But I cared very little for accent; my wish was to get at Heine with as little delay as possible; and I began to cultivate the friendship of that bookbinder in every way.
We began to read Heine together when my vocabulary had to be dug almost word by word out of the dictionary, for the bookbinder's English was rather scanty at the best, and was not literary.
We walked home as far as his house, or rather his apartment over one of the village stores; and as he mounted to it by an outside staircase, we exchanged a joyous "Gute Nacht," and I kept on homeward through the dark and silent village street, which was really not that street, but some other, where Heine had been, some street out of the Reisebilder, of his knowledge, or of his dream.
But Heine at once showed me that this ideal of literature was false; that the life of literature was from the springs of the best common speech and that the nearer it could be made to conform, in voice, look and gait, to graceful, easy, picturesque and humorous or impassioned talk, the better it was.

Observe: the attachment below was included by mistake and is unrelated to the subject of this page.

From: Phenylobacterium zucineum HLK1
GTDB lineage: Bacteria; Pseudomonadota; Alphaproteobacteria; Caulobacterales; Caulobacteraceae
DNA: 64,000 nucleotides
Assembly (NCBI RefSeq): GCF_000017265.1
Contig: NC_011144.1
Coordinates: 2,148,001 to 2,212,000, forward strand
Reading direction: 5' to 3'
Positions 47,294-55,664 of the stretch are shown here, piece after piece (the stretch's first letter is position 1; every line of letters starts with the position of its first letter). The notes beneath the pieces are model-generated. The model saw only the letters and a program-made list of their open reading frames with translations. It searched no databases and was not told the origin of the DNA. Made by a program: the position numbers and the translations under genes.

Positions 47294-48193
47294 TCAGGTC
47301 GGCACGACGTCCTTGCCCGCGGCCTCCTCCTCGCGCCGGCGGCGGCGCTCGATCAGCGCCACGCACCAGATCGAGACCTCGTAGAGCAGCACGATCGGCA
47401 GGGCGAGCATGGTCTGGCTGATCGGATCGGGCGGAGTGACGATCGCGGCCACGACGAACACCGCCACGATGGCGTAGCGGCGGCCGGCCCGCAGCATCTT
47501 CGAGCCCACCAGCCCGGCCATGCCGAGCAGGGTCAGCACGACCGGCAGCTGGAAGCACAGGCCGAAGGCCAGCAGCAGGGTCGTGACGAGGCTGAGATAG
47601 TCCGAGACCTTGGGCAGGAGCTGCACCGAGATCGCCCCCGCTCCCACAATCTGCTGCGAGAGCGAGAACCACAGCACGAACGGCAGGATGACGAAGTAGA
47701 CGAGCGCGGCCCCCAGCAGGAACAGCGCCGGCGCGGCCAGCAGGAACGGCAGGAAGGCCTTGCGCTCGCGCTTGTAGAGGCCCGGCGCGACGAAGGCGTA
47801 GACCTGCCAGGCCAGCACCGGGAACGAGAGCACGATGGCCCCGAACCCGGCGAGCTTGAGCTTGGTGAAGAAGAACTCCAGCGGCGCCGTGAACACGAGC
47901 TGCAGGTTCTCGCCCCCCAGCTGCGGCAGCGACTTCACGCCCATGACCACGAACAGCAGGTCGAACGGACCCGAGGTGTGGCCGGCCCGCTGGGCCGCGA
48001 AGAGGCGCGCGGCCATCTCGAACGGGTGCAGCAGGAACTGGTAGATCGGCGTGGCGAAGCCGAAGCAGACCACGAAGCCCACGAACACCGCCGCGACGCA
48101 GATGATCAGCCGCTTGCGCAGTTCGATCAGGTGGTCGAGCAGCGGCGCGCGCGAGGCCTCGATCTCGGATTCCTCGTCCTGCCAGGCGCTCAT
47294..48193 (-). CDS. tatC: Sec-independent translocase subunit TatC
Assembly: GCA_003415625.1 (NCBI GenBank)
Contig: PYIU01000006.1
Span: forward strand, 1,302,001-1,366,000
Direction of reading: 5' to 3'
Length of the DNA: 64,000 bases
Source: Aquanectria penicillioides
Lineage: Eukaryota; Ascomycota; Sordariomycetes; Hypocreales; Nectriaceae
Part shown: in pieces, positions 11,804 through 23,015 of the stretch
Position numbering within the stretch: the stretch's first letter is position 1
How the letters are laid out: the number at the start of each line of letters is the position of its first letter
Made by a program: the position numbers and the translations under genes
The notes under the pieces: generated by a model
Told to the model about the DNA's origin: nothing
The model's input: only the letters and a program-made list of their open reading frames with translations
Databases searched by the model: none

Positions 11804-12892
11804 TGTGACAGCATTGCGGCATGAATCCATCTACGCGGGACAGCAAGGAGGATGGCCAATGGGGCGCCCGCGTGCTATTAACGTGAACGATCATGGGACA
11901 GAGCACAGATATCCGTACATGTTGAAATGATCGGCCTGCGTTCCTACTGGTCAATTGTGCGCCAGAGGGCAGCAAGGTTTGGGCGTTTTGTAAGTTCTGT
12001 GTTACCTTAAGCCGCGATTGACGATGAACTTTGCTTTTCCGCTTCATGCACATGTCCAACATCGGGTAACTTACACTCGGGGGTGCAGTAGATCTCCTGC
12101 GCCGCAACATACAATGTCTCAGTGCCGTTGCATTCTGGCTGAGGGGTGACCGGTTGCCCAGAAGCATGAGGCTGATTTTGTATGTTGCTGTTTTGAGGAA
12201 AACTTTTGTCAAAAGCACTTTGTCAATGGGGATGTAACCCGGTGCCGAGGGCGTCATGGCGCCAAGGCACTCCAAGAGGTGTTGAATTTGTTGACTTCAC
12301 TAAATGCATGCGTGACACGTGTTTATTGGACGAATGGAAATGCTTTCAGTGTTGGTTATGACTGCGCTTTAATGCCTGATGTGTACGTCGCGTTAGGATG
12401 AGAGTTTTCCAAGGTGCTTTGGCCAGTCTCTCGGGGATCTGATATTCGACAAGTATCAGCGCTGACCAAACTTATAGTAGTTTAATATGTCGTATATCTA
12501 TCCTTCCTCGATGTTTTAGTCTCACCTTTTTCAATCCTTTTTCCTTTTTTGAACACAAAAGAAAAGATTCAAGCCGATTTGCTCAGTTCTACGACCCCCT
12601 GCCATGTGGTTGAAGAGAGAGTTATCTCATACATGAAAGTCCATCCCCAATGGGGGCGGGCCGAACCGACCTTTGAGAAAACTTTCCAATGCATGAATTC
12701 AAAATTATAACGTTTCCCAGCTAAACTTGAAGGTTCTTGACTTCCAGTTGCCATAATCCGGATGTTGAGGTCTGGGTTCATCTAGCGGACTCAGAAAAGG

I kept on writing as much like Heine as I could for several years, though, and for a much longer time than I should have done if I had ever become equally impassioned of any other author.
Lowell wrote me about something of mine that he had been reading: "You must sweat the Heine out of your bones as men do mercury," and his kindness for me would not be content with less than the entire expulsion of the poison that had in its good time saved my life.
Then he printed it, and I am bound to say that the poem now justifies his doubt to me, in so much that I do not see why Heine should not have had the name of writing it if he had wanted.
I will observe, in parenthesis, that Heine
says that a true autobiography is almost an impossibility, and that man is bound to lie about himself.